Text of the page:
Bloomberg.com – By Katya Kazakina
Nan Goldin has made her name by creating raw and intimate photographs of drag queens, drug addicts and members of the punk-rock demimonde.
Her new show at Matthew Marks Gallery takes us back to the beginning of her career, with 57 works made between 1972 and 1974. Although several of these images have been included in Goldin’s solo shows at the Whitney Museum and Centre Pompidou in Paris, many are being shown for the first time. The gelatin- silver prints record the artist’s first immersion into drag subculture.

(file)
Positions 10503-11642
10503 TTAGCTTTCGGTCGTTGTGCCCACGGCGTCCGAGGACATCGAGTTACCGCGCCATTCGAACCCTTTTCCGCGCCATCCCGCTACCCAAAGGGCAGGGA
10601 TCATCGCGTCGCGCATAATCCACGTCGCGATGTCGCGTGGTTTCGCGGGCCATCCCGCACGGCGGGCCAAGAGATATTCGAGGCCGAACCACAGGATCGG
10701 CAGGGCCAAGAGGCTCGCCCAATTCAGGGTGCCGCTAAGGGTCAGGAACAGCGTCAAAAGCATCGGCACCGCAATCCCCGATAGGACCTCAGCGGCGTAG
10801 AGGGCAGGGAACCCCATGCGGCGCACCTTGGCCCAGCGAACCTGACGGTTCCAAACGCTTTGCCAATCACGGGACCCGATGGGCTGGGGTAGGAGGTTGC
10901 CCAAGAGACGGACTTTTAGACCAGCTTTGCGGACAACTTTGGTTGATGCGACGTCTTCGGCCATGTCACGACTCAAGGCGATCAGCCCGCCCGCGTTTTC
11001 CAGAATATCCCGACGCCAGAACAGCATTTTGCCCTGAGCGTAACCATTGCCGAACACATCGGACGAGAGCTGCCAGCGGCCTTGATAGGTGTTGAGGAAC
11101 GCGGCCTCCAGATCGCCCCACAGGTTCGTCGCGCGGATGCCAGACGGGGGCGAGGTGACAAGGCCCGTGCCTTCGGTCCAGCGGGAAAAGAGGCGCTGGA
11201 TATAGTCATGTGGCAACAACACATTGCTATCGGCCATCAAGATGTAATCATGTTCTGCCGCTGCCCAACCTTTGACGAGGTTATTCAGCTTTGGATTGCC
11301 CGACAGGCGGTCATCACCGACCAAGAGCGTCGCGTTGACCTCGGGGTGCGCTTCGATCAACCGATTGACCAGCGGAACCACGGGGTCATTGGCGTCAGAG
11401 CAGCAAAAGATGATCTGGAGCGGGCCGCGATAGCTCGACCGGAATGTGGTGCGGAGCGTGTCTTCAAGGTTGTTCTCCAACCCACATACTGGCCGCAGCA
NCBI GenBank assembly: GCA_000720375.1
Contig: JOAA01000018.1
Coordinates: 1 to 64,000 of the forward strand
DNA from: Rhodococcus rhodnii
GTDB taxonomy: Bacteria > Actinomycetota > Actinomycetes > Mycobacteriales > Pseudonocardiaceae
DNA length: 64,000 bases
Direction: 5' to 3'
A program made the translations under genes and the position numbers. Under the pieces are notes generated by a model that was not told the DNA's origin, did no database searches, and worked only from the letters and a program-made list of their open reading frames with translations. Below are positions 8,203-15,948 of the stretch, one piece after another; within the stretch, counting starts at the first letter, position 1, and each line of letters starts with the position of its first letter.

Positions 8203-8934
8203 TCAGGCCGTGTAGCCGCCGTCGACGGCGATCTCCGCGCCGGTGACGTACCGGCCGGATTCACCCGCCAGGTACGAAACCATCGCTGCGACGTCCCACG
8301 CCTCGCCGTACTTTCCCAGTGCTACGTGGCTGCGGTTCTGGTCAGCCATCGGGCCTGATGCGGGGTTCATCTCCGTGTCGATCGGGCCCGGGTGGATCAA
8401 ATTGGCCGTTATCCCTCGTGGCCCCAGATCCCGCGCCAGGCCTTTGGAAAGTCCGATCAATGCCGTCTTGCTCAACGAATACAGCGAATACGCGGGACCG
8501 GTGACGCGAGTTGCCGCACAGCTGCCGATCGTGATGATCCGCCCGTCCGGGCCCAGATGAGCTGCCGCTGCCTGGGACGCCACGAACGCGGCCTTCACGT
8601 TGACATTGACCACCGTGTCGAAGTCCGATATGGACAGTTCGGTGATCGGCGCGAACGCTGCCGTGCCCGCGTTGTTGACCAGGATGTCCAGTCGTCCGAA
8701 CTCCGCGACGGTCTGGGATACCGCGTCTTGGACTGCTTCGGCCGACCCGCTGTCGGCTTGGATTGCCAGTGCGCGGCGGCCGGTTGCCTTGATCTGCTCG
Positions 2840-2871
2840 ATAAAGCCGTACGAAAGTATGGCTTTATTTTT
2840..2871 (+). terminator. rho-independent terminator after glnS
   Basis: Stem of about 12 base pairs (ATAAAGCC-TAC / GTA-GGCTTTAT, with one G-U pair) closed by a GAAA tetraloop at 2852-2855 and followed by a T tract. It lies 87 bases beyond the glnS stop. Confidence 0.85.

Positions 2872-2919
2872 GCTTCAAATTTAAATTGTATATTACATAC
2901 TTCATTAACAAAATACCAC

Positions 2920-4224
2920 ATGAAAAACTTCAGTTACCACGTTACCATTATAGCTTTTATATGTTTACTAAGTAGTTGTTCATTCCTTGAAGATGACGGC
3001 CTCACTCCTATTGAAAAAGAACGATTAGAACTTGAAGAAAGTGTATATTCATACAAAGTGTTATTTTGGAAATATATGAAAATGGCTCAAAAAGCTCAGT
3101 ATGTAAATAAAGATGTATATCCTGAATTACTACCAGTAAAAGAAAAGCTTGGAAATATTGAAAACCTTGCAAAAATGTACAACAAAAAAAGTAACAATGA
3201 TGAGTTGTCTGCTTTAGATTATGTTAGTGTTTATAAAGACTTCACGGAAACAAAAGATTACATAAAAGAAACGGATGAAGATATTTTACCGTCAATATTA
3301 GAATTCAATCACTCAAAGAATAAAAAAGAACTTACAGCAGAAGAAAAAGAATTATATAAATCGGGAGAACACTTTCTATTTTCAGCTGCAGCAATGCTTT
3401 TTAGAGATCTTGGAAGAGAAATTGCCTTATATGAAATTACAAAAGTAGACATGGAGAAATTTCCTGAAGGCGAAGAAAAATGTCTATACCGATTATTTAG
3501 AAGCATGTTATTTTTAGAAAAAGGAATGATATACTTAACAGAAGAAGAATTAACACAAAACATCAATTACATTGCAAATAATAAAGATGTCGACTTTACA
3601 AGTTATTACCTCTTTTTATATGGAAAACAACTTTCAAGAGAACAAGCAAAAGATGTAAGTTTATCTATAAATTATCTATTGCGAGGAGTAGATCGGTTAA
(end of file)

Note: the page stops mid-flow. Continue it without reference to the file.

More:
The black-and-white photographs and a handful of color images follow a group of transvestites Goldin met when she was 19 and living in Boston.
Ivy and Naomi, Bea and Colette were “the most gorgeous creatures” she had ever seen, Goldin wrote in her book “The Other Side.” They quickly became her friends, then roommates and eventually subjects of photographs.
The images range between hard-edged and impressionistic, gloomy and glamorous. We see swanlike Bea playing with a doll; then, she’s reclining on a bed, her flat chest, nipple and hairy legs exposed.